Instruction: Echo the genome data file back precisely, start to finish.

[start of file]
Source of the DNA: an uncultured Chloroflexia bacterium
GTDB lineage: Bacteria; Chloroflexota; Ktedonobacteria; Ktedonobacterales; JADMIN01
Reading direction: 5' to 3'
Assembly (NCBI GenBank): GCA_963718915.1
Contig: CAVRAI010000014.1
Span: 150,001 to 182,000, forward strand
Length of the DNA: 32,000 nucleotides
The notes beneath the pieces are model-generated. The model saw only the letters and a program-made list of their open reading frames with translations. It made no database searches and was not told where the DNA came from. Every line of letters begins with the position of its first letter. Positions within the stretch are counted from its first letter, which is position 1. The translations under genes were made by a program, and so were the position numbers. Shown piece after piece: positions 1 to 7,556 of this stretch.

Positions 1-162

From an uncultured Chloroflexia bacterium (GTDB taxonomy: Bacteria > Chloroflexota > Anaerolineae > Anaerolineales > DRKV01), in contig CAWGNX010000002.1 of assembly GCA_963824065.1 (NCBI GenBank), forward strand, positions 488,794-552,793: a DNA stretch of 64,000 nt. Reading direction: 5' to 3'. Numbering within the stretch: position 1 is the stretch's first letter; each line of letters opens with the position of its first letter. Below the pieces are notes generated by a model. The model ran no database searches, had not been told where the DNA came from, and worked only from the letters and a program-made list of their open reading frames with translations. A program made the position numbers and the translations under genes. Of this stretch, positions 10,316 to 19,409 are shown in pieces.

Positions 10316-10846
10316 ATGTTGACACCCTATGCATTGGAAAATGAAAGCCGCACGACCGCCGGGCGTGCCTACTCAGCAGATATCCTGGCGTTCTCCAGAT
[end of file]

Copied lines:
Source of the DNA: an uncultured Chloroflexia bacterium
GTDB lineage: Bacteria; Chloroflexota; Ktedonobacteria; Ktedonobacterales; JADMIN01
Reading direction: 5' to 3'
Assembly (NCBI GenBank): GCA_963718915.1
Contig: CAVRAI010000014.1
Span: 150,001 to 182,000, forward strand
Length of the DNA: 32,000 nucleotides
The notes beneath the pieces are model-generated. The model saw only the letters and a program-made list of their open reading frames with translations. It made no database searches and was not told where the DNA came from. Every line of letters begins with the position of its first letter. Positions within the stretch are counted from its first letter, which is position 1. The translations under genes were made by a program, and so were the position numbers. Shown piece after piece: positions 1 to 7,556 of this stretch.

Positions 1-162

From an uncultured Chloroflexia bacterium (GTDB taxonomy: Bacteria > Chloroflexota > Anaerolineae > Anaerolineales > DRKV01), in contig CAWGNX010000002.1 of assembly GCA_963824065.1 (NCBI GenBank), forward strand, positions 488,794-552,793: a DNA stretch of 64,000 nt. Reading direction: 5' to 3'. Numbering within the stretch: position 1 is the stretch's first letter; each line of letters opens with the position of its first letter. Below the pieces are notes generated by a model. The model ran no database searches, had not been told where the DNA came from, and worked only from the letters and a program-made list of their open reading frames with translations. A program made the position numbers and the translations under genes. Of this stretch, positions 10,316 to 19,409 are shown in pieces.

Positions 10316-10846
10316 ATGTTGACACCCTATGCATTGGAAAATGAAAGCCGCACGACCGCCGGGCGTGCCTACTCAGCAGATATCCTGGCGTTCTCCAGAT